An existing drug already approved by the FDA may protect newborns from brain injury and long-term neurologic problems caused by excitotoxicity, or over-activation of neurons, report two NIH-funded studies from Children's Hospital Boston
. The drug, topiramate, is currently approved to control seizures in adults and in children over age 3, but the findings may provide the basis for a protective therapy that could be given to babies immediately after traumatic birth events that compromise the brain's blood and oxygen supply. Such events can cause long-term neurologic abnormalities that underlie serious conditions like cerebral palsy and epilepsy. Premature infants, who are surviving in greater numbers, are especially vulnerable to excitotoxicity.
When the brain's blood and oxygen supply are compromised, a condition known as hypoxia-ischemia, the chemical glutamate accumulates in brain tissues. Glutamate binds to receptors on neurons and over-activates them, causing the brain cells to die. The Children's Hospital researchers, led by Dr. Frances Jensen, have found that the neurons of premature infants and other newborns have more glutamate receptors than the adult brain, making them very vulnerable to excitotoxic brain injury from hypoxia-ischemia. In two studies, they investigated whether compounds that block a certain type of glutamate receptor, known as AMPA, can dampen the harmful effects of excitotoxicity in the immature brain.
The first study, published in the May 5 issue of The Journal of Neuroscience, examined a type of brain damage called periventricular leukomalacia (PVL) that underlies cerebral palsy. PVL is most common in the preterm infant and is thought to be caused by excitotoxic damage to oligodendrocytes, cells that produce a substance called myelin. Myelin insulates neurons and enhances signal transmission; without it, neurons cannot communicate efficiently and neuromotor problems result.
In the study, Jensen, Dr. Pamela Follett and colleagues first showed that developing human oligodendrocytes have peak numbers of AMPA glutamate receptors at 23-32 weeks' gestation, the time of greatest risk for PVL. They then tested topiramate, which blocks AMPA glutamate receptors, in a rodent model for PVL. When topiramate was given immediately after a hypoxic-ischemic event, rats were protected from oligodendrocyte injury and showed fewer neuromotor abnormalities than the untreated rats. The researchers went on to show that topiramate does not affect the normal development of oligodendrocytes.
"The finding that treatment with a drug prevents injury when given after the insult is tremendously significant," says Jensen, of the Department of Neurology and Program in Neuroscience at Children's. "Many studies of injury protection have demonstrated an effect of pretreatment, a much more clinically limited paradigm. Because premature infants are typically maintained in a continuously monitored, intensive care setting, it's feasible to commence treatment even within a few minutes after an insult."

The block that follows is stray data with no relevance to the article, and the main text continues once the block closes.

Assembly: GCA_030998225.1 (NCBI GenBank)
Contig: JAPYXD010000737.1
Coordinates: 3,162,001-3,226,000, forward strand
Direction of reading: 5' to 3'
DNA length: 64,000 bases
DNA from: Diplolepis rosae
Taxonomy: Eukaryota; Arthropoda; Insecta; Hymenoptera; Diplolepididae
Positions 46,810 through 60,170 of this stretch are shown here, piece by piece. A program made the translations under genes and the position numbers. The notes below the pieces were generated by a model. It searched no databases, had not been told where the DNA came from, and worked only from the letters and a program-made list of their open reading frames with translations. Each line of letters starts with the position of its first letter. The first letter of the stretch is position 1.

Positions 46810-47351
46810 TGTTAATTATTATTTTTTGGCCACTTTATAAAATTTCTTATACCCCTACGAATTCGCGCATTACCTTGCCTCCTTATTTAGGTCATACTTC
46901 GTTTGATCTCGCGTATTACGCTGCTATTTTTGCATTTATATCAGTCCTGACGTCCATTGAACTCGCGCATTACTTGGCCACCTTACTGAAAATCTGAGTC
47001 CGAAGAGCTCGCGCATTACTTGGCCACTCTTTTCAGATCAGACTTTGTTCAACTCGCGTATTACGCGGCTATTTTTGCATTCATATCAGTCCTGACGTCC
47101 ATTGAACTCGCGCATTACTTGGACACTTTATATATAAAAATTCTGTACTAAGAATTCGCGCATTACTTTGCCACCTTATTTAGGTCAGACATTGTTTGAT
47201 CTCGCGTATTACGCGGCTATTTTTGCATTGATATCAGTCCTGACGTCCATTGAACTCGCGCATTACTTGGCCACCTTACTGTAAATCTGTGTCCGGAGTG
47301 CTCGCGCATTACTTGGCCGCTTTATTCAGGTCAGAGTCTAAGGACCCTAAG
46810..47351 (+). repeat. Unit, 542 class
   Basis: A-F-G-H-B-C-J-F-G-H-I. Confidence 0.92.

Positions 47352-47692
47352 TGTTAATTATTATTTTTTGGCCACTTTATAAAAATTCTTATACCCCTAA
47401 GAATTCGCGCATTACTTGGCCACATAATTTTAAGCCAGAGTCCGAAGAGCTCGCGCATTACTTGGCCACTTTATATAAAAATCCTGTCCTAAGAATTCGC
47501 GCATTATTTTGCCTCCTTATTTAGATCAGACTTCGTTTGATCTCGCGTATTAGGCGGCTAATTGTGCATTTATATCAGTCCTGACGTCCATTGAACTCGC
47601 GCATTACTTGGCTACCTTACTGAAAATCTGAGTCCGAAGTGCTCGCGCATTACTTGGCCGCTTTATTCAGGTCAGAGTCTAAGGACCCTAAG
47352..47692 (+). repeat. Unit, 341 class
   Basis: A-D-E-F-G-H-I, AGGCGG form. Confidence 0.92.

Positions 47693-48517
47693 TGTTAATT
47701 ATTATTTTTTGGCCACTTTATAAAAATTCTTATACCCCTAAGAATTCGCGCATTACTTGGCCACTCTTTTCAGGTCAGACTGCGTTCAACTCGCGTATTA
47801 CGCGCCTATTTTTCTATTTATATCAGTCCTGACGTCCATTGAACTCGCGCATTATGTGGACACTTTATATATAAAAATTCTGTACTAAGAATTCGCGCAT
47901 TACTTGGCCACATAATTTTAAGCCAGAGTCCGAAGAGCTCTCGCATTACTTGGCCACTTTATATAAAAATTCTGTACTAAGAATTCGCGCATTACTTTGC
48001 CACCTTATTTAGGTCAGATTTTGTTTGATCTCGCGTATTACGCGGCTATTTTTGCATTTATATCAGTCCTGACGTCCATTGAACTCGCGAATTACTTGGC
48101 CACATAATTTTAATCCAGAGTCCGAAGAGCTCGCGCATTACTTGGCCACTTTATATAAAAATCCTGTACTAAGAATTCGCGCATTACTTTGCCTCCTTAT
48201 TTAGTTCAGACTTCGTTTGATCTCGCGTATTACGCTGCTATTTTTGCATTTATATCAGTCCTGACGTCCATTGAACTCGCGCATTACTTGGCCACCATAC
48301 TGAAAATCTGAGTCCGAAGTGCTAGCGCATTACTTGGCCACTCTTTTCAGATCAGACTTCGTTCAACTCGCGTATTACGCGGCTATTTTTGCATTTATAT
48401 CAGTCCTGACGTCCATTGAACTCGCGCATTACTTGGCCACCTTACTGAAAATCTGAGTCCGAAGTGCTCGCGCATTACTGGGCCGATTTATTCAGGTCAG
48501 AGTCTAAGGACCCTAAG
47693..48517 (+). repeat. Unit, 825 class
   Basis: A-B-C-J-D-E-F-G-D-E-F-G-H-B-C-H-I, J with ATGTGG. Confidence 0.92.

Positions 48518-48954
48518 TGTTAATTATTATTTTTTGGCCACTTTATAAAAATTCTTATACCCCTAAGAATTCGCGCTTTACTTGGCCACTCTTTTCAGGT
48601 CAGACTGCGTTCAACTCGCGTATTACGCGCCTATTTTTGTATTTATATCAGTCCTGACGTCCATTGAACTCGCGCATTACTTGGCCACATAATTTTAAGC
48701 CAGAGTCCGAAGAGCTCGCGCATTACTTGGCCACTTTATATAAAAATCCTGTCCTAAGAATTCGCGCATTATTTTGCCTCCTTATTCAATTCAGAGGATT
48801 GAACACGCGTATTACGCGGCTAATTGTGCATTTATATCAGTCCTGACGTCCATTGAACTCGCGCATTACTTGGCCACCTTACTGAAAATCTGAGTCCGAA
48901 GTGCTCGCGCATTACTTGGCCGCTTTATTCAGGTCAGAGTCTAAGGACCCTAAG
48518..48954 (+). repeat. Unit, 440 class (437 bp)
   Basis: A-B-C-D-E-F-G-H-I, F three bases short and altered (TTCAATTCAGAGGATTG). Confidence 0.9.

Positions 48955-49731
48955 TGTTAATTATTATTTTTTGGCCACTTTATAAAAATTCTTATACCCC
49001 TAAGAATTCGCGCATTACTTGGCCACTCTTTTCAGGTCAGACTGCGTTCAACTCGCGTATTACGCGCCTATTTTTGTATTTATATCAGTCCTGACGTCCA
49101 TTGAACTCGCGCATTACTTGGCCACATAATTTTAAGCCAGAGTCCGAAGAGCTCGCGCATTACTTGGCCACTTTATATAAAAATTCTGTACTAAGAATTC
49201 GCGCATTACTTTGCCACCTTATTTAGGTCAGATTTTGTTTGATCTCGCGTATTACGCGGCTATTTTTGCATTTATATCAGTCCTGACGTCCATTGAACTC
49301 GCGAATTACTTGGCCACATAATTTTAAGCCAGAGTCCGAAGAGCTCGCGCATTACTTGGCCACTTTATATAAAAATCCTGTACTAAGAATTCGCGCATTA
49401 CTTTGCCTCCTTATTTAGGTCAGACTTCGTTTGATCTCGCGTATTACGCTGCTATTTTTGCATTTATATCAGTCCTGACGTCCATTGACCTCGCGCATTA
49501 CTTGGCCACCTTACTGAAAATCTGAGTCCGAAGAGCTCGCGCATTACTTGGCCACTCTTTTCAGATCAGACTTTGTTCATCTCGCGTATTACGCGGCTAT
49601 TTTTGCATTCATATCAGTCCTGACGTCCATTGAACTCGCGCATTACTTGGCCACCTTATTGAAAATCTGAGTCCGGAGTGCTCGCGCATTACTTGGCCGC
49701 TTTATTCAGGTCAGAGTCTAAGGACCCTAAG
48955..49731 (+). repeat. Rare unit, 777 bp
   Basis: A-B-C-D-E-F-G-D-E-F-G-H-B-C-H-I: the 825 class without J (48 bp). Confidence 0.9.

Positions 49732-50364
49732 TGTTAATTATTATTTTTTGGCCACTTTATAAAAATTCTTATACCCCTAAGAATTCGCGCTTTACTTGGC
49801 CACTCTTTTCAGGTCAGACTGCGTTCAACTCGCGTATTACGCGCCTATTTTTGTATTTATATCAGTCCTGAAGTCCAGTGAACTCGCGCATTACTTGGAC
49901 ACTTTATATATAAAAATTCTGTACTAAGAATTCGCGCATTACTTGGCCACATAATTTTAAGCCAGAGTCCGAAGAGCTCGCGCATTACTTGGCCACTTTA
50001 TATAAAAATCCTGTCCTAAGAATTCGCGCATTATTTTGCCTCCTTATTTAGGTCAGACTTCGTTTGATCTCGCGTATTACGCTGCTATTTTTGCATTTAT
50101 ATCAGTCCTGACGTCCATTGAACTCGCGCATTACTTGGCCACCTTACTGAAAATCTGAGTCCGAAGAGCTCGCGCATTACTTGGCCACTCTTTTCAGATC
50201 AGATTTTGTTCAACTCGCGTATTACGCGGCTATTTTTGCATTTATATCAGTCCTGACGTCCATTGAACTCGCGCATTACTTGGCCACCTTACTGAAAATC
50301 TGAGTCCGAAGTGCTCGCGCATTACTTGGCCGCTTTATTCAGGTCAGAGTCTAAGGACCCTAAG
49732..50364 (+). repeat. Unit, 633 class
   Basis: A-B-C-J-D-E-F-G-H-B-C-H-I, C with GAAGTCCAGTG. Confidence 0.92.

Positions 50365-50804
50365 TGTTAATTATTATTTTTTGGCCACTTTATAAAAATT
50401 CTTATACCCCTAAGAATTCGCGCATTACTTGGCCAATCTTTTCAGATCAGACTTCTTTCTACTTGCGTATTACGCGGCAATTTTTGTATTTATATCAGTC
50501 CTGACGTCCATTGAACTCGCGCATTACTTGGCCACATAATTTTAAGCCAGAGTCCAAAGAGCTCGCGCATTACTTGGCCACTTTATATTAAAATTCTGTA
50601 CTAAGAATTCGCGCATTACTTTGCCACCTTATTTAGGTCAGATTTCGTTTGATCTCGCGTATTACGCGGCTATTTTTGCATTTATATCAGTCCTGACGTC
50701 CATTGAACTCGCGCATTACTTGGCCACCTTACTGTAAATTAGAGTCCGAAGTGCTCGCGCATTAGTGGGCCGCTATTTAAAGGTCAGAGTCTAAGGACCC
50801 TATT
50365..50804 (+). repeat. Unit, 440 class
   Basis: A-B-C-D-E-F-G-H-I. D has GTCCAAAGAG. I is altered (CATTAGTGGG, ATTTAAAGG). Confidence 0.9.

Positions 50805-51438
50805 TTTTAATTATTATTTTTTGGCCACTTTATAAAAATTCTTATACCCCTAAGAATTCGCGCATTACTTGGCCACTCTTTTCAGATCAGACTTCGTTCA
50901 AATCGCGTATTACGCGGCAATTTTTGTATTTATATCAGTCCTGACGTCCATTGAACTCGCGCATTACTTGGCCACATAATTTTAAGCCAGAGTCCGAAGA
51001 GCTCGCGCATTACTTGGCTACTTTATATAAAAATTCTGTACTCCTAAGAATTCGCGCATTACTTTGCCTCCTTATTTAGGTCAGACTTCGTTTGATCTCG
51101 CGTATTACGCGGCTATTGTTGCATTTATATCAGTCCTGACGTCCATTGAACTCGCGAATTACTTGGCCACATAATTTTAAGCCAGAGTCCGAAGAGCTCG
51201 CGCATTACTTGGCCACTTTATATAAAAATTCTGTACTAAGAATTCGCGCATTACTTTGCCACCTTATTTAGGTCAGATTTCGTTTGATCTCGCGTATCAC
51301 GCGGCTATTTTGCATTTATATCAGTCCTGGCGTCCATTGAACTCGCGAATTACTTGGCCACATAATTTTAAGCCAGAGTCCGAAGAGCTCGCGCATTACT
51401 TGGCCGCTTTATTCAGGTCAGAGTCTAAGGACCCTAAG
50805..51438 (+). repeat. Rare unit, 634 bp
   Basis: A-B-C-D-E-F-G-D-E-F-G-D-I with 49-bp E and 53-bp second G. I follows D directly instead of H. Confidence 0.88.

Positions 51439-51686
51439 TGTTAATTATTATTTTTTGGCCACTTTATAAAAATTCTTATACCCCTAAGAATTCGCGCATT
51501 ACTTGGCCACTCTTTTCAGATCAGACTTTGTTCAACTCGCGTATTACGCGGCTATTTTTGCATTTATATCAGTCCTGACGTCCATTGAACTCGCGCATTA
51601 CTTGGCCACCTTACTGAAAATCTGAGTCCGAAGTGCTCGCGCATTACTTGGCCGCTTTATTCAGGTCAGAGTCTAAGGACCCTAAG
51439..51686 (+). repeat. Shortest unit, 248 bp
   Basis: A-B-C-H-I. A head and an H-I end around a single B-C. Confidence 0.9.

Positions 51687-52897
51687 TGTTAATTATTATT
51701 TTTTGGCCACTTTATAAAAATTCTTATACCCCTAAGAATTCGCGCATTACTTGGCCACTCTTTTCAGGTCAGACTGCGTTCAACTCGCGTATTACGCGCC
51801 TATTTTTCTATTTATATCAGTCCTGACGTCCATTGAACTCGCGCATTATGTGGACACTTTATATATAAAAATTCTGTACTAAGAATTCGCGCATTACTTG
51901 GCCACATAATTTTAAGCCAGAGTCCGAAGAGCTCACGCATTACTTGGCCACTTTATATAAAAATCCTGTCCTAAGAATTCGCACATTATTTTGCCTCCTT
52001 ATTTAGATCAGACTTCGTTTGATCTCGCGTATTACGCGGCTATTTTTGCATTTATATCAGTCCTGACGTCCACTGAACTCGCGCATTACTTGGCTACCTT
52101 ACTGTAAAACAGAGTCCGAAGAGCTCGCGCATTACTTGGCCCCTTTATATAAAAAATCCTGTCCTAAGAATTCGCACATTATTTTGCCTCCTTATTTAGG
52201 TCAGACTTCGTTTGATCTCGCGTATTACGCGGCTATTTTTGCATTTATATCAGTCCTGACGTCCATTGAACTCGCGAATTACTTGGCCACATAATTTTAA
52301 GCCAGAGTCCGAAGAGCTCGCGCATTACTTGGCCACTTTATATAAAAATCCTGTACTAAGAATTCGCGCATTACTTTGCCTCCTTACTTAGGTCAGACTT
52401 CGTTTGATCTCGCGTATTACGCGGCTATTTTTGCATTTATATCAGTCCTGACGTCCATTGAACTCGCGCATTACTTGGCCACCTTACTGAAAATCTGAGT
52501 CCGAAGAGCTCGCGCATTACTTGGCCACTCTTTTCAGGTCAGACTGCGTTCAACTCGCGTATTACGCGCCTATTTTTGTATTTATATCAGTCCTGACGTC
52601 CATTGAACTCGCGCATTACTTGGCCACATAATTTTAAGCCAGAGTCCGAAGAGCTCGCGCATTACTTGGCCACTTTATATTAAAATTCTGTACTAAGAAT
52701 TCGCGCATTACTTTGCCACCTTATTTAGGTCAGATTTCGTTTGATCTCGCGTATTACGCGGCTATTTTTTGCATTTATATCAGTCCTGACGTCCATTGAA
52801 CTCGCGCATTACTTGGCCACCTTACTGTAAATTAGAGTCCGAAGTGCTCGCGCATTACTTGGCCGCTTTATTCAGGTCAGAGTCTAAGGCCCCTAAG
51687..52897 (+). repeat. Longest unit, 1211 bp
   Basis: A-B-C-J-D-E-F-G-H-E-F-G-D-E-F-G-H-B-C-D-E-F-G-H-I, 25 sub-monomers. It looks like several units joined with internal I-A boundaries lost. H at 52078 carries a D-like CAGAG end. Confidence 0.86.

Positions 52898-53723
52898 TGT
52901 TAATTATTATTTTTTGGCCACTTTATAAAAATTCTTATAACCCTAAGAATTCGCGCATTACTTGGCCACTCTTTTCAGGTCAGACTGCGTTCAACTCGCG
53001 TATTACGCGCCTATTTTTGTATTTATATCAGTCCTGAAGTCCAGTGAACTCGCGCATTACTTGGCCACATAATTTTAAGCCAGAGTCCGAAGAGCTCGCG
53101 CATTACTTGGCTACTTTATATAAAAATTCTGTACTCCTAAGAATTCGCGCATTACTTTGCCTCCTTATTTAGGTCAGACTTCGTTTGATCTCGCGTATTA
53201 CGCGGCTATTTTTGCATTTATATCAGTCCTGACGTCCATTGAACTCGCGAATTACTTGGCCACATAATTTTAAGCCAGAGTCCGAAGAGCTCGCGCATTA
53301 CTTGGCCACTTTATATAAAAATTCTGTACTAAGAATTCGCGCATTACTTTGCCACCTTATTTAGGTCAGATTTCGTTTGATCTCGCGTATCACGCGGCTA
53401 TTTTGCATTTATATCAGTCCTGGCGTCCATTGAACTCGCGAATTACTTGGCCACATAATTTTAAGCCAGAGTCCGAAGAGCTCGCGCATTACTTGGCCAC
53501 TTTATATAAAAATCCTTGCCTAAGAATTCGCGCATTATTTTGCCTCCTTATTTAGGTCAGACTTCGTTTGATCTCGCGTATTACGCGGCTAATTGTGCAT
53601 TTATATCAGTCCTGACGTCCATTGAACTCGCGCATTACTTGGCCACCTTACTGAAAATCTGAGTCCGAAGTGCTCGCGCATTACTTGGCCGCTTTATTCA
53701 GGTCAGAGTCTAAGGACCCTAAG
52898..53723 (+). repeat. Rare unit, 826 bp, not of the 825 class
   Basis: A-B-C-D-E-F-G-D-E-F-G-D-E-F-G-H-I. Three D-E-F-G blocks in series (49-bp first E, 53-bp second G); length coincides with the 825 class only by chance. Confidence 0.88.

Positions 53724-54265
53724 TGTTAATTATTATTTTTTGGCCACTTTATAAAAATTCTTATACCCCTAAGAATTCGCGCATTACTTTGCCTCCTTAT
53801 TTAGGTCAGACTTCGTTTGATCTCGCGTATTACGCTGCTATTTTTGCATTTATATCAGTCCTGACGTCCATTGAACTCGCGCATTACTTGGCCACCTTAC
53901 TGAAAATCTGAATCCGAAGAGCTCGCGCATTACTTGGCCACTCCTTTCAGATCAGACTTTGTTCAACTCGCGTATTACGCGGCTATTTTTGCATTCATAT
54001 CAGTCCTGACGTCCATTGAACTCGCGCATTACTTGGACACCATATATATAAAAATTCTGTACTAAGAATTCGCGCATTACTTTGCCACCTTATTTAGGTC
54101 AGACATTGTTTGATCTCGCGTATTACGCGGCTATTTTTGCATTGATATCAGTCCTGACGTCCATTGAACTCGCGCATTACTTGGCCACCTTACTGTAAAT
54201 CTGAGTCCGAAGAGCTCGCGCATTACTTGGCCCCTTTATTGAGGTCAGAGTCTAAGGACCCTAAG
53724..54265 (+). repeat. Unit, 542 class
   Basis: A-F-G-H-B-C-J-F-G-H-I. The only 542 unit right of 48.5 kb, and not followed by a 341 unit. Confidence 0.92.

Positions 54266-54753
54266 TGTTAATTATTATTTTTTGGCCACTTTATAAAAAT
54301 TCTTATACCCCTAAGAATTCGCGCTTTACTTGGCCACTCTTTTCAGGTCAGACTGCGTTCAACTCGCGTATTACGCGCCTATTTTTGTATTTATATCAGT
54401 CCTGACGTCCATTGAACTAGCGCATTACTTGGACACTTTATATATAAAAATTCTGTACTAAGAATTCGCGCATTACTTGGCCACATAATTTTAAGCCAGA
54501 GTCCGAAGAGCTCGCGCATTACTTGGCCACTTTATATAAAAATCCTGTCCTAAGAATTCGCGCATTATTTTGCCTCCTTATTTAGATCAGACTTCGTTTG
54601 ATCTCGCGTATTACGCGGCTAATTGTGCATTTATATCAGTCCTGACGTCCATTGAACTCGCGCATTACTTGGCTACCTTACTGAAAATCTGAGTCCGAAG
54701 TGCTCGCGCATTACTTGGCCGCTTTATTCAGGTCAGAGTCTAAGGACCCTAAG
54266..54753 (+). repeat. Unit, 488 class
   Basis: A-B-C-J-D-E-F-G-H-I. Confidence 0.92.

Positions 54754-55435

A second study, published in the June issue of Epilepsia, found that topiramate may also be useful in preventing epilepsy, again by blocking AMPA glutamate receptors. Jensen and her team, including Dr. Sookyong Koh, investigated a condition called hypoxic encephalopathy, the most common cause of seizures in newborns. Infants with neonatal seizures due to hypoxia-ischemia can develop epilepsy, often in association with neuromotor deficits. "Currently, there is no effective intervention for these newborns to prevent brain injury and long-term brain abnormalities," notes Jensen.
Animal studies have suggested that seizures in the immature brain can cause permanent changes making the brain more prone to seizures. "In a rat model, we have shown that early life seizures induced by hypoxic encephalopathy increase susceptibility to seizure-induced neuronal injury later in life," says Jensen. "We also know that this early seizure activity appears to be dependent on the AMPA subtype of glutamate receptors. We therefore examined whether topiramate might curb the excitotoxicity associated with neonatal seizures."
Rats treated with topiramate prior to perinatal hypoxia-induced seizures indeed were less susceptible to seizures later in life. More significantly, topiramate given for 48 hours after hypoxia-induced seizures also reduced susceptibility to seizure-induced damage later in life. "In human babies, pretreatment is not always clinically practical, so post-seizure treatment would represent a therapeutic advance," says Jensen. "Appropriate intervention after early-life seizures may prevent the development of epilepsy and neurocognitive deficits, as well as brain injury associated with repeated seizures in adulthood."
While therapeutic doses of the drug do not appear to alter normal brain development in the rat, topiramate's safety in children under age three has not been studied.
Taken together, results from these studies suggest that topiramate treatment may be useful for premature infants at risk for PVL and for neonatal seizures due to perinatal hypoxia.
"By further studying unique mechanisms of injury in the newborn brain, we hope to continue to elucidate new therapies for use in this age group," says Jensen. "However, since agents already approved for use in adults are also effective, our results indicate that a clinical trial should be considered to determine topiramate's safety and efficacy in newborns."